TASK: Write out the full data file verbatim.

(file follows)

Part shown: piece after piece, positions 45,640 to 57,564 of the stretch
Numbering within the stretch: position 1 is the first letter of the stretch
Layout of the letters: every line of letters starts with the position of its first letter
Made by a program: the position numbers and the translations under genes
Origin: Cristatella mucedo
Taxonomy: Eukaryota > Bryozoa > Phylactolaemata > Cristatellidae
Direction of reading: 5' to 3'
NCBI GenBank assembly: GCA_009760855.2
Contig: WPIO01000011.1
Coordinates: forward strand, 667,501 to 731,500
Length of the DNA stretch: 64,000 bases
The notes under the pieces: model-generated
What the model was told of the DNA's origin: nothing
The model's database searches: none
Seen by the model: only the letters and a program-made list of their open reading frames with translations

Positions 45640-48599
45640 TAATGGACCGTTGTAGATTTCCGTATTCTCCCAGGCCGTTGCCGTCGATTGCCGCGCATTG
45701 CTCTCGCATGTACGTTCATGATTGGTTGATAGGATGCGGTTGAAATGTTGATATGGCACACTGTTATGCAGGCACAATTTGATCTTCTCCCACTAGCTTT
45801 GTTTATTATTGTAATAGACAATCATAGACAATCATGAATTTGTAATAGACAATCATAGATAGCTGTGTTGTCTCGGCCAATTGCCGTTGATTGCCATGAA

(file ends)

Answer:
Part shown: piece after piece, positions 45,640 to 57,564 of the stretch
Numbering within the stretch: position 1 is the first letter of the stretch
Layout of the letters: every line of letters starts with the position of its first letter
Made by a program: the position numbers and the translations under genes
Origin: Cristatella mucedo
Taxonomy: Eukaryota > Bryozoa > Phylactolaemata > Cristatellidae
Direction of reading: 5' to 3'
NCBI GenBank assembly: GCA_009760855.2
Contig: WPIO01000011.1
Coordinates: forward strand, 667,501 to 731,500
Length of the DNA stretch: 64,000 bases
The notes under the pieces: model-generated
What the model was told of the DNA's origin: nothing
The model's database searches: none
Seen by the model: only the letters and a program-made list of their open reading frames with translations

Positions 45640-48599
45640 TAATGGACCGTTGTAGATTTCCGTATTCTCCCAGGCCGTTGCCGTCGATTGCCGCGCATTG
45701 CTCTCGCATGTACGTTCATGATTGGTTGATAGGATGCGGTTGAAATGTTGATATGGCACACTGTTATGCAGGCACAATTTGATCTTCTCCCACTAGCTTT
45801 GTTTATTATTGTAATAGACAATCATAGACAATCATGAATTTGTAATAGACAATCATAGATAGCTGTGTTGTCTCGGCCAATTGCCGTTGATTGCCATGAA